Dr. Michael Stratton has been a practicing pediatrician in Muskogee for more than 27 years and even he's alarmed by the early arrival of flu season.

Flu arrives early this year

Stratton

"I've probably had four or maybe five cases last week," he said. "I've already one kid with influenza A and B together. That's two strains with the same kid. Usually, it's one strain and B shows up later in the fall season. We're seeing more and more flu coming in. This is the earliest I've seen the flu popping up."

"The flu usually doesn't hit until late November or December. We may have some isolated cases that show up in the summertime, but I've never seen it this early."

Stratton can't explain the early arrival.

"You can never predict why it's showing up early," he said. "It's just weird."

While Stratton's practice focuses on children, he also wants adults — particularly senior citizens — to be aware of the flu that's going around.

"Adults are just at higher risk because of their age and their immune system is not geared up like the younger folks," he said. "The flu vaccine for those 65 and over is a bigger dose. My internist told me a couple of weeks ago that I need to get a shot now and another one in midseason. Some doctors are recommending two of them.

"As we get older, it's harder to fight off diseases. We're not spring chickens anymore. The worst effects of the flu are on the very young and very old."

Symptoms for the flu include cough, cold and high fever. Aches and pains also may be symptoms as well. Some children may have sore throats, Stratton said. He also adds vomiting is a symptom of influenza B.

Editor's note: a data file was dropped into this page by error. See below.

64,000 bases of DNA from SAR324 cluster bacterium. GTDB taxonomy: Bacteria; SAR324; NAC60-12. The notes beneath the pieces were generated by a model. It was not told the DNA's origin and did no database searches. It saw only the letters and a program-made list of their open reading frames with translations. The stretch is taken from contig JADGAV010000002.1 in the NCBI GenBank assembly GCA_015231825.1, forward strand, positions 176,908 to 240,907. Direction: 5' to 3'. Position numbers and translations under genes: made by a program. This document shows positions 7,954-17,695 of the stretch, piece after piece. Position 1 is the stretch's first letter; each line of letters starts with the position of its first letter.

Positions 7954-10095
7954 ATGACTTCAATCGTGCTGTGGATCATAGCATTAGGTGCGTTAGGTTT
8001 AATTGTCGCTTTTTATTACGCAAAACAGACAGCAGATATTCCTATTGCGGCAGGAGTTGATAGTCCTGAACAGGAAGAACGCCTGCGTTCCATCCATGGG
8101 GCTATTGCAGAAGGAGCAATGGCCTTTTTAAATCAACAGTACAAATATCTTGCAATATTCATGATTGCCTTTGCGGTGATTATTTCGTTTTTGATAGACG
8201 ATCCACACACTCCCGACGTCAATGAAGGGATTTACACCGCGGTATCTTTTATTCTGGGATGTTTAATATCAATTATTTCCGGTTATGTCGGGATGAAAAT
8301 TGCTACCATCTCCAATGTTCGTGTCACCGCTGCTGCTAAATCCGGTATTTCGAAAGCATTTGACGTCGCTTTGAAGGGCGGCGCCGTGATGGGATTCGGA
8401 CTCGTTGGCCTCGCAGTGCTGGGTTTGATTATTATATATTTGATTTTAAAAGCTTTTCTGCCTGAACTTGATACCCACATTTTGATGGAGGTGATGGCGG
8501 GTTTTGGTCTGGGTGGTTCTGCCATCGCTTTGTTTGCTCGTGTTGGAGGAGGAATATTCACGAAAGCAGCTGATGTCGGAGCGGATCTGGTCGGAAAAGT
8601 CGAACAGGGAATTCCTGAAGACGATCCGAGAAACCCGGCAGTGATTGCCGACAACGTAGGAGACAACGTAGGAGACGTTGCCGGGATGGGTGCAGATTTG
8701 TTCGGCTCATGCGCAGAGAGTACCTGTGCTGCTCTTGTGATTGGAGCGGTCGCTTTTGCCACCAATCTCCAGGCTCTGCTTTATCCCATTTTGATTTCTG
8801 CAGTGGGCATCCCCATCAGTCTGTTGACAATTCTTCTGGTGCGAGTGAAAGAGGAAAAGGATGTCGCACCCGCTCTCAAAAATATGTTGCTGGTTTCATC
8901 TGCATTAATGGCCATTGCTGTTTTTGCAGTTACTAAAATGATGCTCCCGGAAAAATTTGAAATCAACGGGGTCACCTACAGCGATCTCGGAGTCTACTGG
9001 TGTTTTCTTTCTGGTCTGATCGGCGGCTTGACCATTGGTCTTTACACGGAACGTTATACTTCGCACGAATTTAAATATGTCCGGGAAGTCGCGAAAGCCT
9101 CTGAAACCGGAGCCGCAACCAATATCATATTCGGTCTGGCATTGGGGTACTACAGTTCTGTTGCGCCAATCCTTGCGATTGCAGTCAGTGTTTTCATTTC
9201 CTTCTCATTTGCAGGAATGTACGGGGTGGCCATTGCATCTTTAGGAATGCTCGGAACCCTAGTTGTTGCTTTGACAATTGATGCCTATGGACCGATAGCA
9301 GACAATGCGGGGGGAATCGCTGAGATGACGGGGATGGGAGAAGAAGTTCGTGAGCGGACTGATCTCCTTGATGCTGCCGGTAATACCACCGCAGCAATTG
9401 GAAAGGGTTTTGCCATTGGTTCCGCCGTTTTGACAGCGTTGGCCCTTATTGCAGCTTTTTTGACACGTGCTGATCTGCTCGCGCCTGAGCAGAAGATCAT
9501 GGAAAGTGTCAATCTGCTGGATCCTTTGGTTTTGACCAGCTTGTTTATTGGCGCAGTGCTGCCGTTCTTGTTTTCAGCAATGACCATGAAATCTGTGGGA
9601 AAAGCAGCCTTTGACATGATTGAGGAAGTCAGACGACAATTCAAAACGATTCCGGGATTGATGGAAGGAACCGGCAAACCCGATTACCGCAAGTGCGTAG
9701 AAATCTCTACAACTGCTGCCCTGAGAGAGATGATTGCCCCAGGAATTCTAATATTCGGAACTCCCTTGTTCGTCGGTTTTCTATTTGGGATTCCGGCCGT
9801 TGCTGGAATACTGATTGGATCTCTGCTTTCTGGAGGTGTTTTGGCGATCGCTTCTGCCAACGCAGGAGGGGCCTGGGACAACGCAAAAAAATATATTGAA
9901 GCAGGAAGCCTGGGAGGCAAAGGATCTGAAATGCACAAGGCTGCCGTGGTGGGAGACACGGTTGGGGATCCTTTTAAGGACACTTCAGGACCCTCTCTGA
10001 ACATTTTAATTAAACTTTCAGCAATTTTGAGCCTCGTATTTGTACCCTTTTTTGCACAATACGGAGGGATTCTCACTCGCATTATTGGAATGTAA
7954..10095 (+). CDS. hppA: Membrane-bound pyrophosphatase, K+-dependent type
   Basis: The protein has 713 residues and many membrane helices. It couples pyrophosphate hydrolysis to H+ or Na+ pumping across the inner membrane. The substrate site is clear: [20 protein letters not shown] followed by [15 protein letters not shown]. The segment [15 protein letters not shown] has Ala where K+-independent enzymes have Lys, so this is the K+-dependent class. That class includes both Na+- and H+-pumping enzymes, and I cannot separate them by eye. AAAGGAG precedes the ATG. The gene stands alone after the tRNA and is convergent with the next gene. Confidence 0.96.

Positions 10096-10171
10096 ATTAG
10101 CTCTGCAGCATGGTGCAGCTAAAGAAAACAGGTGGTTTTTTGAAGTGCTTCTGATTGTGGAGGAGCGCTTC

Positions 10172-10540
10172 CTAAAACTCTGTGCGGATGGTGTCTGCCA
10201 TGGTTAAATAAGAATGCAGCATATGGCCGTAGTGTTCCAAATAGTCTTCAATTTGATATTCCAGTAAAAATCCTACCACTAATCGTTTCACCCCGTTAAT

"About 20 years ago was one of my worst years in career of people who had the flu," he said. "We have tests now, but we didn't have them back then as we just diagnosed by their symptoms.

"It's a serious illness. A lot of people think it's a bad cold. It can put a parent out of work for more than 10 days if their kid's home from school with the flu. It can kill you."

Stratton stresses the importance of vaccines. He points to figures that show the vaccine is 87 percent effective in those who are 6 months to 8 years old and 70 percent effective for those older than 9.

He's heard the reasons why people don't get a shot: the person's never had the flu before; or they've heard one can get the flu by having the flu shot. He debunks those thoughts.

"Scientifically, you can't get the flu from the flu vaccine," he said. "There is one live virus, and that's what you squirt up your nose, but we don't recommend or give that one. People who have asthma, blood disorders, neurological disorders and debilitating illnesses should get a flu shot.

"This is something that people need to know about, and hopefully we'll immunize more people this year."

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